The sample size was calculated based on a total population of around 60,000 high school students in the province of Almeria estimated with a 95% confidence level, resulting in a required sample size of 382 students. The sample was made up of a total of 742 adolescents at five public high schools in the city of Almeria and province. The participants were selected by random sampling. At the time of study, their average age was 15.63 (SD = 1.24; range 13–19), 46.7% were boys (M = 15.72 years), and 53.3% girls (M = 15.63 years). In the data analysis, the highest level of education of both parents was taken into account. Half of the parents had had a secondary school education (52.4%), over a quarter had university studies (34.2%), and a minority had only primary studies or no degree (13.4%).

2.2. Instruments

Sociodemographic data were collected (age, sex, grade, and father and mother’s education) in an ad hoc questionnaire.
Parenting Style Scale [43], adapted from the original questionnaire by Oliva et al. [42]. The scale is comprised of 24 items that the adolescents must answer on a scale of 1 to 4, where (1) is “totally false” and (4) “totally true”. It evaluates adolescents’ perception of their parents’ educational practice in six dimensions (coefficients of reliability shown are for this sample): affect and communication (α = 0.84) (e.g., “When I talk to my parents, they show interest and attention”), promotion of autonomy (α = 0.81) (e.g., “My parents think that even though I am not yet an adult, I can have good ideas”), behavioral control (α = 0.68) (e.g., “My parents try to find out where I am going when I go out”), psychological control (α = 0.71) (e.g., “My parents make me feel guilty when I don’t do what they want me to”), self-disclosure (α = 0.80) (e.g., “I tell my parents what I do in my free time”), and humor (α = 0.81) (e.g., “My parents almost always are happy and optimistic”). This scale was selected because it is easy to administer to an adolescent population: it is possible to evaluate both parents together, reduces the number of answer choices in each item, and the total number of items in the original scale [43]. In the study by Álvarez-García et al. [43], the internal consistency indices varied from 0.80 to 0.92.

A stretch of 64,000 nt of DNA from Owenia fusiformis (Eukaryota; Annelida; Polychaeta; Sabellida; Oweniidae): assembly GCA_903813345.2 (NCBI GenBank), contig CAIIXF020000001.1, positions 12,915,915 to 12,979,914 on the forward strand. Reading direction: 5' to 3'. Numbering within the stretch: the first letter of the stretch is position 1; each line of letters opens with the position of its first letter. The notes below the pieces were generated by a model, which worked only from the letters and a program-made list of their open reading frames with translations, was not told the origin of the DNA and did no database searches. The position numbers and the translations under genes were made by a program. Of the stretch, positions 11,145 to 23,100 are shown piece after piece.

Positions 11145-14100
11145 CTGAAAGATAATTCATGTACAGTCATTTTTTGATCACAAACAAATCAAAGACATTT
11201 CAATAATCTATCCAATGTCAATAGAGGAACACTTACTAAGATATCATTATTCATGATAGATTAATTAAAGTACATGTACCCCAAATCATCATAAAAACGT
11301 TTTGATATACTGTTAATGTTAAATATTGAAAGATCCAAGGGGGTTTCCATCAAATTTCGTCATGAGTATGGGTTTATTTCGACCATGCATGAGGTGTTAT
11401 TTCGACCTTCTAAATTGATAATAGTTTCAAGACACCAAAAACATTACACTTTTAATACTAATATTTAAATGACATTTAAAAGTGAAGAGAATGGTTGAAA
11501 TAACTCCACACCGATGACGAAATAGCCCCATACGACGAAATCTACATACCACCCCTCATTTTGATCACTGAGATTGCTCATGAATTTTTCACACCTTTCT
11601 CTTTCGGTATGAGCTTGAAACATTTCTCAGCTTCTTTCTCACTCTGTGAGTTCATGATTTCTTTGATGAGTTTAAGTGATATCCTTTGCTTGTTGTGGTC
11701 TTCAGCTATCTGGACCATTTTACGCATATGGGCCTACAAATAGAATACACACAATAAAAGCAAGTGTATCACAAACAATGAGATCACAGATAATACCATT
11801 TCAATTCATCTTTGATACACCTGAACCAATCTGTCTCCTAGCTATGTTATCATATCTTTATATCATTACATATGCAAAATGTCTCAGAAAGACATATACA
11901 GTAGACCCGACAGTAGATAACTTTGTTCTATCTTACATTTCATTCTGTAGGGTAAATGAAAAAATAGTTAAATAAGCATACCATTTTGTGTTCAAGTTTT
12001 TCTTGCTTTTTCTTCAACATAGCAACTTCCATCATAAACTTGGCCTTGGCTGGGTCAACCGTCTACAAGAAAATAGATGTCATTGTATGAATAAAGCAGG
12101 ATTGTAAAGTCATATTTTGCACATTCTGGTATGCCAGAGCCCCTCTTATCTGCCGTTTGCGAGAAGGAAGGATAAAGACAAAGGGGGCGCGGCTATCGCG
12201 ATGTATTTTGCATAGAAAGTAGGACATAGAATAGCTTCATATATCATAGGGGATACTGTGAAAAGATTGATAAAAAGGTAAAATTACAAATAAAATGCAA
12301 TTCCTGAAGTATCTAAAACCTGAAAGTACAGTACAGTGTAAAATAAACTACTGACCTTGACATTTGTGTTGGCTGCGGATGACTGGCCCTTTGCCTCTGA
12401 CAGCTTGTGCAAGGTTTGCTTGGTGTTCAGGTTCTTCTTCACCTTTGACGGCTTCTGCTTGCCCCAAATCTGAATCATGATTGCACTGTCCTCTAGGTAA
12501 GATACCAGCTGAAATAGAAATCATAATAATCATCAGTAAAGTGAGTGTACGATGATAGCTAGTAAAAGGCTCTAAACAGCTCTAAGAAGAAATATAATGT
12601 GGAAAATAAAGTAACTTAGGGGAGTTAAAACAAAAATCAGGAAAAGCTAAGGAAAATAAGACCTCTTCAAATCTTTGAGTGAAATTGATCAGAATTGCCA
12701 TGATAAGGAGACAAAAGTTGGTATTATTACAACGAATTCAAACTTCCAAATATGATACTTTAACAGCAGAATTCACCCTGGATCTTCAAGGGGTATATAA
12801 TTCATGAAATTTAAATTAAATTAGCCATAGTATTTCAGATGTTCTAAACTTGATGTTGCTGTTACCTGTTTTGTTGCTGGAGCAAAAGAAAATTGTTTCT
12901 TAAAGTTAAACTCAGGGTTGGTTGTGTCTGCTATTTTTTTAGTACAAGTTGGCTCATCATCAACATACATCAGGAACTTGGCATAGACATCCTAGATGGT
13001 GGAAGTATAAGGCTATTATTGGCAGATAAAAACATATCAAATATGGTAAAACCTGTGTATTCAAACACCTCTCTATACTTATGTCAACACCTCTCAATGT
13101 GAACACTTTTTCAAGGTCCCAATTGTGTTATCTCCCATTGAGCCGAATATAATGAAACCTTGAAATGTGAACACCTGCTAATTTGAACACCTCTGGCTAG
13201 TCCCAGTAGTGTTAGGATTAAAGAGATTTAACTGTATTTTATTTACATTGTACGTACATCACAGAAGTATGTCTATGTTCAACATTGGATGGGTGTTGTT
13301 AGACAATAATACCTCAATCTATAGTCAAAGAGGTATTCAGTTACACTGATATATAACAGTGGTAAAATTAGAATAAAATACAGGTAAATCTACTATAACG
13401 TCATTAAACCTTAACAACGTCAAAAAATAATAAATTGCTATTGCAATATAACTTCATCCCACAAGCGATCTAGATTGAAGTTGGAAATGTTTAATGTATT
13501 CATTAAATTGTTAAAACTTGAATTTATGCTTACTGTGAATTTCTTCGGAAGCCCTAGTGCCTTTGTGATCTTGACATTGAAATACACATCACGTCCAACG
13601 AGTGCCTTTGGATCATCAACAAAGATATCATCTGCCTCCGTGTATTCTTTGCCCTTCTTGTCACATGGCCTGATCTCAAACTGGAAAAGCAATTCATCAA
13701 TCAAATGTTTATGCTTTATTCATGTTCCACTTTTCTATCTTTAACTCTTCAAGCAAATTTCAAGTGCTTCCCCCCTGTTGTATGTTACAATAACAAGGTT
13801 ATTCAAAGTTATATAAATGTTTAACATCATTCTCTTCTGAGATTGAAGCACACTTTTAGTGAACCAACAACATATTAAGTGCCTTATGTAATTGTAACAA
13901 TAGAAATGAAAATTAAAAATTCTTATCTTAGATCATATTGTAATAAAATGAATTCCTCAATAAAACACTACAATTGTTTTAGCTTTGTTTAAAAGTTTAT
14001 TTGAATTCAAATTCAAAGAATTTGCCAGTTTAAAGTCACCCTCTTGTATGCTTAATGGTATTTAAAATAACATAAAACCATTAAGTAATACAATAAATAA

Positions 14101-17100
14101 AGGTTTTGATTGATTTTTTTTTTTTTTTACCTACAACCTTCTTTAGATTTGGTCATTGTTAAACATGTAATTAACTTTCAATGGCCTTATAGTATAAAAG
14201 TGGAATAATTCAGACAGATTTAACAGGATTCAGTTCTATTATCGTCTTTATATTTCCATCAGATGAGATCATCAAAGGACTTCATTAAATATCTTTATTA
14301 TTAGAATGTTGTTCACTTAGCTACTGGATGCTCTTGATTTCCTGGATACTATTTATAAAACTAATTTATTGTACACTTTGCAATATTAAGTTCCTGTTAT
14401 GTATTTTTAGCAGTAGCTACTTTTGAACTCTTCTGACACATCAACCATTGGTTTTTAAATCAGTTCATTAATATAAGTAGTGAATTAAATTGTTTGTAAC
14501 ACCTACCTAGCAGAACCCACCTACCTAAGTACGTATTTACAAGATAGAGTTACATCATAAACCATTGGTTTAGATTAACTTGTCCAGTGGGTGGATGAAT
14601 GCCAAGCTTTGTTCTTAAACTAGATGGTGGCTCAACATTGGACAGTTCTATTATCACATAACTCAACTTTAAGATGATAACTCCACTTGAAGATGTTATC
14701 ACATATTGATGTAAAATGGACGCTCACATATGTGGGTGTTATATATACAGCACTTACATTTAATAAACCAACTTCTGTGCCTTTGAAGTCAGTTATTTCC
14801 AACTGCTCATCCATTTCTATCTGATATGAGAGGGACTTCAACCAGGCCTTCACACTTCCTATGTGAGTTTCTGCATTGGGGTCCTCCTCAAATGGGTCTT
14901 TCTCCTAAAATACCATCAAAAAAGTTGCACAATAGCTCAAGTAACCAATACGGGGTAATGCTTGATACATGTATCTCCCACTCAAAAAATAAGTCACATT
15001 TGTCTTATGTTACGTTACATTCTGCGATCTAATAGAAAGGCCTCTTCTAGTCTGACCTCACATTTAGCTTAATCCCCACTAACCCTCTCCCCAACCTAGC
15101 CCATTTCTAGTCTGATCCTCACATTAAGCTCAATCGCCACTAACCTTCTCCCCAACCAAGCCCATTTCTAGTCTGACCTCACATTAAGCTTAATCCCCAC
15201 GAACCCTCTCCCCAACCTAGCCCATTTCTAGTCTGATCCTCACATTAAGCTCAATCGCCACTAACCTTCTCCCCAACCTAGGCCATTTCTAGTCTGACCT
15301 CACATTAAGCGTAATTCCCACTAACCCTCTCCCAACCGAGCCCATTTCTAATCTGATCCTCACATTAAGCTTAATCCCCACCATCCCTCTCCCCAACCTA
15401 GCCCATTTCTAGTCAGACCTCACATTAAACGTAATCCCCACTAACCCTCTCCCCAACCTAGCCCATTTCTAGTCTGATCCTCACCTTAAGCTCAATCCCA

Rosenberg Self-Esteem Scale [33]. This test, developed for adolescents and adults, evaluates self-esteem according to a unidimensional model, where feelings of respect and acceptance of oneself are evaluated in statements, such as, “I feel that I am a person of worth, at least on an equal plane with others”. It consists of 10 items, with four answer choices from “strongly agree” to “strongly disagree”. Studies have analyzed the adequacy of its psychometric characteristics in various populations [53,54]. In this study, the internal consistency was α = 0.82.
Satisfaction with Life Scale [10]. This offers a global score on cognitive judgments persons have about their satisfaction with their own life (not a measure of positive or negative affect). It is comprised of five statements, such as: “I am satisfied with my life”, to which the adolescents must respond on a scale of 1 to 7 from “strongly disagree” to “strongly agree”. In this study, internal consistency was α = 0.84. Other studies have also found optimal internal consistency and reliability for an adolescent population [55,56].

2.3. Procedure

To collect the data, we first contacted the school principal and arranged a meeting to inform the school management team and teachers of the objectives of the study, and also guaranteed confidential treatment of data. When the sessions had been scheduled, two members of the research team went to the schools to administer the questionnaires. The tests were given in the usual classroom assigned to each group in the presence of their teacher/counselor. At the beginning of the session, before filling out the questionnaires, the students were given the appropriate instructions and time to answer any questions they may have had about it. They were also guaranteed the anonymity of their answers, and therefore, their privacy in the statistical data processing. The students filled out the tests anonymously and individually, in an average time estimated at 25–30 min. A series of control questions were randomly inserted in the questionnaires for monitoring chance answers and later eliminated from the analysis. In all cases, the ethical standards of research were complied with by means of an informed consent sheet. The study was approved by the Bioethics Committee of the University of Almeria (Spain-Ref: UALBIO2018/015).

2.4. Data Analysis

First, to identify the relationships of the different parenting practices (affect and communication, promotion of autonomy, behavioral control, psychological control, self-disclosure, and humor) with respect to self-esteem and life satisfaction, the Pearson’s correlation coefficient was calculated, as well as the corresponding descriptive statistics.
In addition, a two-step cluster analysis was performed to identify different profiles for case distribution by the level of self-esteem (categorized as low, medium, high) and parenting practices. When the groups or clusters had been identified, a comparison of means was done to determine whether there were any significant differences among the groups in life satisfaction. For this, the Student’s t-test for independent samples was applied, and the Cohen’s d-test [57] for the effect size.